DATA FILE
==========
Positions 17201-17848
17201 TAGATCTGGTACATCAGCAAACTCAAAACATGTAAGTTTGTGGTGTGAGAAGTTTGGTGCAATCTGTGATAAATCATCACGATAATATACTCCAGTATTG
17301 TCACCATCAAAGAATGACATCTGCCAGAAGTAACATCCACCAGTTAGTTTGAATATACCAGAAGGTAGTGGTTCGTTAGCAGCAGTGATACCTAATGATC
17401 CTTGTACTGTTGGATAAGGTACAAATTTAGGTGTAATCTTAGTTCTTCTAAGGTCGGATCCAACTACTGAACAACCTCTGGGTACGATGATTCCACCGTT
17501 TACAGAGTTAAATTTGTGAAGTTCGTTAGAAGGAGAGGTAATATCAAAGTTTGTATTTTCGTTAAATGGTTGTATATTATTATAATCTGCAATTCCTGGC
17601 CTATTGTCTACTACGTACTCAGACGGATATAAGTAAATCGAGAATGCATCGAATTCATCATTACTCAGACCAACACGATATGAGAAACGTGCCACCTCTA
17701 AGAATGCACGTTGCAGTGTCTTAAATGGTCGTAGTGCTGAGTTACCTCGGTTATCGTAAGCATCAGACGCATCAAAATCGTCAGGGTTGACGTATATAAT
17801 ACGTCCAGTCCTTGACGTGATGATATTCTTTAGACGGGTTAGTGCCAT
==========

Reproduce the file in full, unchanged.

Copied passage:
Positions 17201-17848
17201 TAGATCTGGTACATCAGCAAACTCAAAACATGTAAGTTTGTGGTGTGAGAAGTTTGGTGCAATCTGTGATAAATCATCACGATAATATACTCCAGTATTG
17301 TCACCATCAAAGAATGACATCTGCCAGAAGTAACATCCACCAGTTAGTTTGAATATACCAGAAGGTAGTGGTTCGTTAGCAGCAGTGATACCTAATGATC
17401 CTTGTACTGTTGGATAAGGTACAAATTTAGGTGTAATCTTAGTTCTTCTAAGGTCGGATCCAACTACTGAACAACCTCTGGGTACGATGATTCCACCGTT
17501 TACAGAGTTAAATTTGTGAAGTTCGTTAGAAGGAGAGGTAATATCAAAGTTTGTATTTTCGTTAAATGGTTGTATATTATTATAATCTGCAATTCCTGGC
17601 CTATTGTCTACTACGTACTCAGACGGATATAAGTAAATCGAGAATGCATCGAATTCATCATTACTCAGACCAACACGATATGAGAAACGTGCCACCTCTA
17701 AGAATGCACGTTGCAGTGTCTTAAATGGTCGTAGTGCTGAGTTACCTCGGTTATCGTAAGCATCAGACGCATCAAAATCGTCAGGGTTGACGTATATAAT
17801 ACGTCCAGTCCTTGACGTGATGATATTCTTTAGACGGGTTAGTGCCAT